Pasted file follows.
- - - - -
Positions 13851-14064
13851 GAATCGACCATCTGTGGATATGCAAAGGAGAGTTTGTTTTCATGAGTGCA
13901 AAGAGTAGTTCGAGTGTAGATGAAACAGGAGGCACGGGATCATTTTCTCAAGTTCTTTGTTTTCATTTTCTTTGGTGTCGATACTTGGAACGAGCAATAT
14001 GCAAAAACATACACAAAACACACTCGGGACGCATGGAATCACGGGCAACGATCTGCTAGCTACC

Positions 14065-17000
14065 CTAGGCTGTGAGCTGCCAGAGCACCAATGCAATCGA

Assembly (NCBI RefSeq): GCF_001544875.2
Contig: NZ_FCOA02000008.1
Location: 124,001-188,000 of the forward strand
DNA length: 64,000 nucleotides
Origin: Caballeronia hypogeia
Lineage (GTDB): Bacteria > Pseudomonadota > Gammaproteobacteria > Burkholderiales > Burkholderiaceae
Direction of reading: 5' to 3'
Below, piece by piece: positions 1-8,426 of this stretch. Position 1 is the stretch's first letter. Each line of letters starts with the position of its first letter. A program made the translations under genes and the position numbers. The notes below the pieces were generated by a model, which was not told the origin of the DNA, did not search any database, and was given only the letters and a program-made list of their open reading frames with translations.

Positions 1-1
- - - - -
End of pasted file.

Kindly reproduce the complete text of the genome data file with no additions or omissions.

Positions 13851-14064
13851 GAATCGACCATCTGTGGATATGCAAAGGAGAGTTTGTTTTCATGAGTGCA
13901 AAGAGTAGTTCGAGTGTAGATGAAACAGGAGGCACGGGATCATTTTCTCAAGTTCTTTGTTTTCATTTTCTTTGGTGTCGATACTTGGAACGAGCAATAT
14001 GCAAAAACATACACAAAACACACTCGGGACGCATGGAATCACGGGCAACGATCTGCTAGCTACC

Positions 14065-17000
14065 CTAGGCTGTGAGCTGCCAGAGCACCAATGCAATCGA

Assembly (NCBI RefSeq): GCF_001544875.2
Contig: NZ_FCOA02000008.1
Location: 124,001-188,000 of the forward strand
DNA length: 64,000 nucleotides
Origin: Caballeronia hypogeia
Lineage (GTDB): Bacteria > Pseudomonadota > Gammaproteobacteria > Burkholderiales > Burkholderiaceae
Direction of reading: 5' to 3'
Below, piece by piece: positions 1-8,426 of this stretch. Position 1 is the stretch's first letter. Each line of letters starts with the position of its first letter. A program made the translations under genes and the position numbers. The notes below the pieces were generated by a model, which was not told the origin of the DNA, did not search any database, and was given only the letters and a program-made list of their open reading frames with translations.

Positions 1-1